Whatever other feelings you may have about the Biden-McConnell bill, its extension of the Wind Energy Production Tax is good news for the wind industry, the 37,000 workers who's jobs have been saved, and us Democrats, and President Obama, who have fought for it for over a year.
We have scored an important victory, and much appreciation, from our nation's 75,000 wind industry workers and America's growing wind energy lobby. If future generations of earthlings who will have a cleaner atmosphere with less carbon dioxide had a voice, they would also say thank you. In 2012 our nation installed 11,800 megawatts of wind farm electrical generation making it the largest source of new capacity, according to New Energy Finance. The U.S. Department of Energy projects that wind energy could "supply 20 percent of America's electrity by 2030."
According to a press release from the American Wind Energy Association, entitled, Congress extends wind energy tax credits for projects that start in 2013
“Fiscal cliff” deal preserves America’s leading source of new electric generation:
Democrats gained advantage in the 2012 elections, especially in Iowa, as Mitt Romney and many other Republicans opposed extension of the Wind Energy Production Tax Credit, running afoul of the growing numbers of workers and American businesses in the wind energy industry, as well as the the increasingly strong wind lobby. The workers and business in this rapidly emerging energy well know it has been Democrats pushing for this bill, over the last year, and Republicans who have opposed it.
"On behalf of all the people working in wind energy manufacturing facilities, their families, and all the communities that benefit, we thank President Obama and all the Members of the House and Senate who had the foresight to extend this successful policy, so wind projects can continue to be developed in 2013 and 2014," said Denise Bode, CEO of AWEA for the past four years. ...
America's 75,000 workers in wind energy are celebrating tonight over the continuation of policies expected to save up to 37,000 jobs and create far more over time, and to revive business at nearly 500 manufacturing facilities across the country. The extension of the wind energy Production Tax Credit (PTC), and Investment Tax Credits for community and offshore projects, will allow continued growth of the energy source that installed the most new electrical generating capacity in America last year, with factories or wind farms in all 50 states.
The version included in tonight's deal would cover all wind projects that start construction in 2013. Companies that manufacture wind turbines and install them sought that definition to allow for the 18-24 months it takes to develop a new wind farm. ...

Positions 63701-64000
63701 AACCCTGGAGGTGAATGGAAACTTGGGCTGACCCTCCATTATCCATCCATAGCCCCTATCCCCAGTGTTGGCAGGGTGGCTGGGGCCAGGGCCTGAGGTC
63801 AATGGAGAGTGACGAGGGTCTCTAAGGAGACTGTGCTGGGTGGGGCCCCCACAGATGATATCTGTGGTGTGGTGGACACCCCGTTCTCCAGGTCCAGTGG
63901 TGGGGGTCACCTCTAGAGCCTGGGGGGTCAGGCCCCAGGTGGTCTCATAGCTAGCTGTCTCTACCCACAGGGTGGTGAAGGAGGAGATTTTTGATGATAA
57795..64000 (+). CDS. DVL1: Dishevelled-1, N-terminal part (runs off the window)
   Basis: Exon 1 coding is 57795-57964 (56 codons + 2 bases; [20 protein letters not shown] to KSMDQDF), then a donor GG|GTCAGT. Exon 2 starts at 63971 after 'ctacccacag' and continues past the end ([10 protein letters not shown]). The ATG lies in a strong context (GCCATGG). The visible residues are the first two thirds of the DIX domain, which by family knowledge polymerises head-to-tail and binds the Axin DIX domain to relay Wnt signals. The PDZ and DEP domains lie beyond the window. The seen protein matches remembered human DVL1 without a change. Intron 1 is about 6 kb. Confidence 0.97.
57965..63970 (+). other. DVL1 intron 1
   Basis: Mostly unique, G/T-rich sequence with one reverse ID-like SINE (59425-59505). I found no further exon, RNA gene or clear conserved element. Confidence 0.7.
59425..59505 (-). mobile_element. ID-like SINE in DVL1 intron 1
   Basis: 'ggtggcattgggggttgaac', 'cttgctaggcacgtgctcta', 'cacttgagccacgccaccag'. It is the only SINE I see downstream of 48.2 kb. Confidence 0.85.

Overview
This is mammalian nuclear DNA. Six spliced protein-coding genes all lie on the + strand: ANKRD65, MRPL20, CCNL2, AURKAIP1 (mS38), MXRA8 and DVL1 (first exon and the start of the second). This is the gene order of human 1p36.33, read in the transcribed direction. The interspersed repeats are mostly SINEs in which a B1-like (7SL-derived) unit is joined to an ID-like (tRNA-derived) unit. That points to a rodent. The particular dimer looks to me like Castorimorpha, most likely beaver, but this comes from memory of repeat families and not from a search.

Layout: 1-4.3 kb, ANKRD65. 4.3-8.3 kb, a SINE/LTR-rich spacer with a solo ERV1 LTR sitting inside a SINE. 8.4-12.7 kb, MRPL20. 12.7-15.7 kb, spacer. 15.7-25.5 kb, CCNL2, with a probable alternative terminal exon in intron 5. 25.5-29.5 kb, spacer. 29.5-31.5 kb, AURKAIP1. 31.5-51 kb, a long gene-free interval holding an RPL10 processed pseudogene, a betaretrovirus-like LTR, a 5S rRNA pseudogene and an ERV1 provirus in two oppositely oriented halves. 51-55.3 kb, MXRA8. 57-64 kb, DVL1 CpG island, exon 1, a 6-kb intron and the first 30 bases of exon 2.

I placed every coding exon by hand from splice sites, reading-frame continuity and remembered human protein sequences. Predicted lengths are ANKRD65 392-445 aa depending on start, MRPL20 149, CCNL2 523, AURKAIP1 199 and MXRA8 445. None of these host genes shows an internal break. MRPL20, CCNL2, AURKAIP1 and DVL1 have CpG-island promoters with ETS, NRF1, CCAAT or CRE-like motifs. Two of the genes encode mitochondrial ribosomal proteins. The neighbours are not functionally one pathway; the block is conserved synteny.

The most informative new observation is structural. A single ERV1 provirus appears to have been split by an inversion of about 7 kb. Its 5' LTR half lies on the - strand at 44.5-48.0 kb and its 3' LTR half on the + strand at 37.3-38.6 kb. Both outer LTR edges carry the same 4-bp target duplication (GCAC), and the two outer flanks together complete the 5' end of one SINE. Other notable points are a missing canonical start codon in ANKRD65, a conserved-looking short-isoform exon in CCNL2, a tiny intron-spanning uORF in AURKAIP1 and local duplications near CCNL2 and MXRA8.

Wind set a new record in 2012 by installing 44 percent of all new electrical generating capacity in America, according to the Energy Information Administration, leading the electric sector compared with 30 percent for natural gas, and lesser amounts for coal and other sources.
Uncertainty over the bill's extension has caused delay, and a drop in initiation of new projects, due to unpredictability of the financial and tax implications.
However, America's wind energy workers have been living under threat of the PTC's expiration for over a year and layoffs had already begun, as companies idled factories because of a lack of orders for 2013. Uncertain federal policies have caused a "boom-bust" cycle in U.S. wind energy development for over a decade.
Half the American jobs in wind energy – 37,000 out of 75,000 – and hundreds of U.S. factories in the supply chain would have been at stake had the PTC been allowed to expire, according to a study by Navigant Consulting.
Nearly 70% of wind turbines installed in the U.S.A. are made in the U.S.A. and this legislation helps keep these important technologies and industries in America. The U.S. Department of Energy projects that wind energy could "supply 20 percent of America's electrity by 2030."
China would be more than happy to scoop up this new industry just as its becoming profitable, just as it has many of the solar energy technologies invented in the U.S.A. and nursed through the first decades of their development learning curves.
That would support roughly 500,000 good quality jobs in the U.S., with an annual average of more than 150,000 workers directly employed by the wind industry.
Wind energy has the potential to supply as much as 20 percent of America’s electricity by 2030, according to projections from the U.S. Energy Department. AWEA, based in Washington, estimates that extending the tax credit will save as many as 37,000 jobs, according to a statement yesterday after the House passed the budget bill.